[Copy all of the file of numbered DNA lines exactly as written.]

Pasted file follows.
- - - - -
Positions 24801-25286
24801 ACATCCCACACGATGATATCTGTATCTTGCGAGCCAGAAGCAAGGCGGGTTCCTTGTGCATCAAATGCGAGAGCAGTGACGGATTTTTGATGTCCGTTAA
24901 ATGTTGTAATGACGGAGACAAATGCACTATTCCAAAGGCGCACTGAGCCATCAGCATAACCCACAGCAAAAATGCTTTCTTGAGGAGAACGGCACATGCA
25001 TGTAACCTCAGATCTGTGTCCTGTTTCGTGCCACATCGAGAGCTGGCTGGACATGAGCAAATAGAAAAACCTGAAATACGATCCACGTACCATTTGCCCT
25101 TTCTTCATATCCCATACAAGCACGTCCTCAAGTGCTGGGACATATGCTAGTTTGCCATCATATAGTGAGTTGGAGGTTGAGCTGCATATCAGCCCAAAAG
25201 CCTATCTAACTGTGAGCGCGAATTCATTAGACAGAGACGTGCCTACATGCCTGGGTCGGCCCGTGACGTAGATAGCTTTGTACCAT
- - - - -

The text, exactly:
Positions 24801-25286
24801 ACATCCCACACGATGATATCTGTATCTTGCGAGCCAGAAGCAAGGCGGGTTCCTTGTGCATCAAATGCGAGAGCAGTGACGGATTTTTGATGTCCGTTAA
24901 ATGTTGTAATGACGGAGACAAATGCACTATTCCAAAGGCGCACTGAGCCATCAGCATAACCCACAGCAAAAATGCTTTCTTGAGGAGAACGGCACATGCA
25001 TGTAACCTCAGATCTGTGTCCTGTTTCGTGCCACATCGAGAGCTGGCTGGACATGAGCAAATAGAAAAACCTGAAATACGATCCACGTACCATTTGCCCT
25101 TTCTTCATATCCCATACAAGCACGTCCTCAAGTGCTGGGACATATGCTAGTTTGCCATCATATAGTGAGTTGGAGGTTGAGCTGCATATCAGCCCAAAAG
25201 CCTATCTAACTGTGAGCGCGAATTCATTAGACAGAGACGTGCCTACATGCCTGGGTCGGCCCGTGACGTAGATAGCTTTGTACCAT